Thursday, March 14, with the winner announced on Friday, March 15.
NYfi, Sage and Coombe Architects
"Reinventing the payphone is not
only about a sleeker design or a digital display, it is about radically
reimagining a public amenity; how it will be used, and what it will provide,"
said the NYfi team. "Unlike today's payphone, the NYfi will be an interactive portal to public information, goods,
and services, a hub for free wireless internet access, and an open
infrastructure for future applications. Two versions of the NYfi
are proposed: a 10-foot model for
commercial and manufacturing districts, and a smaller model - with limited
functionality beyond Wi-Fi and emergency services - for residential and
historic districts where new payphones have not traditionally been permitted."
NYC LOOP, FX FOWLE
"NYC Loop combines a beautiful,
contemporary payphone with a uniquely tailored public space that can be chosen
to suit New York's diverse communities," said the NYC LOOP team. "It provides
sound harmonizing technology as well as a smart screen for making calls and
enhancing personal mobile communication. The Loop also features a responsive
projector that creates an ‘information puddle' on the sidewalk with which any passerby
can interact-an amazing opportunity for local artists or as a means of
generating revenue from advertising space. The iconic design of NYC Loop and
the relationship of its public space units to the city's neighborhoods will
become an integral part of New York City's urban identity."
"BEACON is New York City's next
generation open communications platform, connecting the city and its services
with our communities, businesses, residents, and visitors," said the Beacon team.
NYC I/O: The Responsive City, Control Group and Titan
"Our submission, the ‘NYC I/O:
Responsive City,' updates the payphone with a modern array of sensors and
displays to create a foundational input/output system for an open, urban-scale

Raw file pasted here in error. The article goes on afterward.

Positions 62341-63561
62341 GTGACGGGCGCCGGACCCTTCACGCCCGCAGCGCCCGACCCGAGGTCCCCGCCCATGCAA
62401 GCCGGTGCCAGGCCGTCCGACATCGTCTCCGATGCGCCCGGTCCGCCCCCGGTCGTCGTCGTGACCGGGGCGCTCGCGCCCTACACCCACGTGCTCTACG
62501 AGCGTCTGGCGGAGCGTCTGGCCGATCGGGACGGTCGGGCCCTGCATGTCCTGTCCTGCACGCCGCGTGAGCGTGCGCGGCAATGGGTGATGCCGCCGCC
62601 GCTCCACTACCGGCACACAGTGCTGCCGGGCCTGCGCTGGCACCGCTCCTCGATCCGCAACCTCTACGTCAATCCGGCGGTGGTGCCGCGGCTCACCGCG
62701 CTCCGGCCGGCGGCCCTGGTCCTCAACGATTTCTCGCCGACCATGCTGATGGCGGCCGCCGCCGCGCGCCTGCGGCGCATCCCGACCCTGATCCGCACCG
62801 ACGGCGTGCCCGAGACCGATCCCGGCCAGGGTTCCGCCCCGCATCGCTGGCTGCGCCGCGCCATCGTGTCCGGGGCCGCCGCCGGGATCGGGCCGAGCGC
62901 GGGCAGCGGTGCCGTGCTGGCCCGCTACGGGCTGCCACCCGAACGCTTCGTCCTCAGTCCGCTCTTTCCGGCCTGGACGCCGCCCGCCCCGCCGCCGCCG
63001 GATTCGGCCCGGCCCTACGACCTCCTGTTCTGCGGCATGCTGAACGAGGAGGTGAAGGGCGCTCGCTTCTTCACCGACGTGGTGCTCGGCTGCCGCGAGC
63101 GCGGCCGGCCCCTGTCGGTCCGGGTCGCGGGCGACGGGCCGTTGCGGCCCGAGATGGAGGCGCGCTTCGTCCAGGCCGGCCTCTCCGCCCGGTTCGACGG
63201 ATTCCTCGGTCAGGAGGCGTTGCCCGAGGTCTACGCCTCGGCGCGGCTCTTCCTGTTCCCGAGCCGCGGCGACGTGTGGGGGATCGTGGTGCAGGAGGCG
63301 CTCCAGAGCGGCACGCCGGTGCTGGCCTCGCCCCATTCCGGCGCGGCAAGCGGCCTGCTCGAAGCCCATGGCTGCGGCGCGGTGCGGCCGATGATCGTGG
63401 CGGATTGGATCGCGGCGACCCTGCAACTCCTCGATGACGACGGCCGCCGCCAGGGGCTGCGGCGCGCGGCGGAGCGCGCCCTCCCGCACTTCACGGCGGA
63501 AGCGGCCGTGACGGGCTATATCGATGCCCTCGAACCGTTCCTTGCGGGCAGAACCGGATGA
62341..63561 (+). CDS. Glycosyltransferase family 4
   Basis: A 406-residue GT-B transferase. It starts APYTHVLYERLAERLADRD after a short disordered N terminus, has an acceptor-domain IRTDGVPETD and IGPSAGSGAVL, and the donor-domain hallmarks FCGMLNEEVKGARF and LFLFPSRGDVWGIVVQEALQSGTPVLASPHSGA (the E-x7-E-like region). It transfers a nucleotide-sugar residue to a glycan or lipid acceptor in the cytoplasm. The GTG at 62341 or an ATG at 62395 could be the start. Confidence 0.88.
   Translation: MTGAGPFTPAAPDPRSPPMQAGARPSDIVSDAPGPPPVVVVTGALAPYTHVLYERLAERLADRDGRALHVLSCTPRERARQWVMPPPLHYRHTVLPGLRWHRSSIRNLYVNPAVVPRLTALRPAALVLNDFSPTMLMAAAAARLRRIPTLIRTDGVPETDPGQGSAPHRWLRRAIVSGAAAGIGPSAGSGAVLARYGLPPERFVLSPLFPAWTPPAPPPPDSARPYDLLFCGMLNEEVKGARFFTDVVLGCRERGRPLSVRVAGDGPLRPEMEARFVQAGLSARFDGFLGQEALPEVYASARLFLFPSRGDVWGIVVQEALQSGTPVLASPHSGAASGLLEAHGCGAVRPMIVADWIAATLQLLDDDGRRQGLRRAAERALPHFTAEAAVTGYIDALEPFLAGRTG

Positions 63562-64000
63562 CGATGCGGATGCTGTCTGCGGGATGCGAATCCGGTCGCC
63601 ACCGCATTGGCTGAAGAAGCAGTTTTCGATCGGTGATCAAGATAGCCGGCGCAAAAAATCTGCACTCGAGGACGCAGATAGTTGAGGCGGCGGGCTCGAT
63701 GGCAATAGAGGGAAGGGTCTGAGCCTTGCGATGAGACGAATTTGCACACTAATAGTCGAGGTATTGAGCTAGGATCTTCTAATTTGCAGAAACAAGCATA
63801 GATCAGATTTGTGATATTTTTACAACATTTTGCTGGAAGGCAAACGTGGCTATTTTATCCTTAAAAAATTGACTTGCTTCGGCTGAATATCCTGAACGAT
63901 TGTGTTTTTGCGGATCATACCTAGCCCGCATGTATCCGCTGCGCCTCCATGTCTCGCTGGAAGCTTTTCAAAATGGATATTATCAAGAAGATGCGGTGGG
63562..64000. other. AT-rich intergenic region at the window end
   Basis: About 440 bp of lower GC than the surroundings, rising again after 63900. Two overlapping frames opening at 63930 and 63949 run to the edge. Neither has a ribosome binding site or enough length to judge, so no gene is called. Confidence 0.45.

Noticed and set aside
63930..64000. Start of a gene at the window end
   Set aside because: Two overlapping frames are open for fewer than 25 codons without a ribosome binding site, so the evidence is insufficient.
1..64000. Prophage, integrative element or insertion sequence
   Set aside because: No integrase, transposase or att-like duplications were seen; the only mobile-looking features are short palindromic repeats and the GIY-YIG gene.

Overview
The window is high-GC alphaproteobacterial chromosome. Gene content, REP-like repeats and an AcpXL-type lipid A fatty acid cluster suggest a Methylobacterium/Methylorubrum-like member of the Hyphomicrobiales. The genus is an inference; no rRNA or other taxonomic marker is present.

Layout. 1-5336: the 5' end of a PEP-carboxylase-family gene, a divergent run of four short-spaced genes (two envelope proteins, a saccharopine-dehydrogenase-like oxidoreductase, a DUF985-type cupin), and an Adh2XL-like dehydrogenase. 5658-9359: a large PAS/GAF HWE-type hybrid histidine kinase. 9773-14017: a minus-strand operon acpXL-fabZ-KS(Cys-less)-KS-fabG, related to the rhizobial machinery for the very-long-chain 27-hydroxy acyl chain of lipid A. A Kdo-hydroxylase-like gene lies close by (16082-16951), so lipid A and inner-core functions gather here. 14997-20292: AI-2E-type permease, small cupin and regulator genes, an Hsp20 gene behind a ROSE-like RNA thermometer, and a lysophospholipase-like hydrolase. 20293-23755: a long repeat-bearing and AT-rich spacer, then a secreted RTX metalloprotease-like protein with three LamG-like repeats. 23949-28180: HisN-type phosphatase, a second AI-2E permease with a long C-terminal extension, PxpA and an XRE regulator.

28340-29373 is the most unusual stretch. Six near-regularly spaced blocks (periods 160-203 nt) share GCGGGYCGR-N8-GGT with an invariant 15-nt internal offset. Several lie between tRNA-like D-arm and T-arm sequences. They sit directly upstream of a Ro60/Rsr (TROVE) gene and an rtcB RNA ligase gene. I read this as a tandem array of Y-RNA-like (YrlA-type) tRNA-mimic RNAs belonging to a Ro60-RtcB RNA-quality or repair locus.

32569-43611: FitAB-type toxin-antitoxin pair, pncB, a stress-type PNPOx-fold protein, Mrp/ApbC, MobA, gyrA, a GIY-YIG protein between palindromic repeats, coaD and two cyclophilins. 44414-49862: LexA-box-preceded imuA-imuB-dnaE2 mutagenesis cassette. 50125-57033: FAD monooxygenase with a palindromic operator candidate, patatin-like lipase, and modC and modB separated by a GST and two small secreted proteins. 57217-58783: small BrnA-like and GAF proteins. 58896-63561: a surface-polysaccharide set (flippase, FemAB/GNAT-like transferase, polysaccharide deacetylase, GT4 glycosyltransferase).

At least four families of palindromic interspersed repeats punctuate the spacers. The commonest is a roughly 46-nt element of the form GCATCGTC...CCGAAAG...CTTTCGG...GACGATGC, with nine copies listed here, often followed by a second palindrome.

computing platform, which would allow New York City to respond to and serve the
people in a way never done before,"Through open access to real-time data and a
distribution platform for community, civic, arts, and commercial apps and
messaging, we can create a safer, more efficient, and more enjoyable city."
ITP, Cooper Union, Parsons
"We are a group of students and
recent grads from Parsons, NYU-ITP and Cooper Union studying art, engineering,
environmental science, and design," said the Windchimes team. "This competition
was a great way to do meaningful work across disciplines that could have a
direct impact on the quality of life in NYC and build toward a sustainable
future. With Windchimes, we imagined adapting payphones to create a distributed
environmental sensor network in service of New York City residents and
visitors. The City's Reinvent Payphones
Design Challenge allowed us to build a team around this vision and share it
with the rest of the community."
Smart Sidewalks, Syracuse
University, UC Davis, Parsons, Rama Chorpash Design LLC, Cheng+Snyder
"The Reinvent Payphones Design Challenge was an opportunity to reimagine
a piece of outdated city infrastructure in the age of mobile," said the Smart
Sidewalks team. "In Smart Sidewalks we considered the widest range of issues
the payphone might address from the changing climate to lowering the digital
In 1999, the City's Department of
Information Technology and Telecommunications entered into a number of
franchise contracts for the installation, maintenance and operation of public
payphones on City sidewalks. These agreements expire on October 15, 2014. The
next step in determining the future of the New York City payphone is the
issuance of a Request for Proposals, which will be informed by Reinvent Payphone Design Challenge
winners, public feedback received through the City's Request for Information
issued last summer and ongoing pilot programs - including digital advertising on
phone kiosks around Times Square, interactive touchscreens around Union Square
and free public Wi-Fi at payphone locations across the city.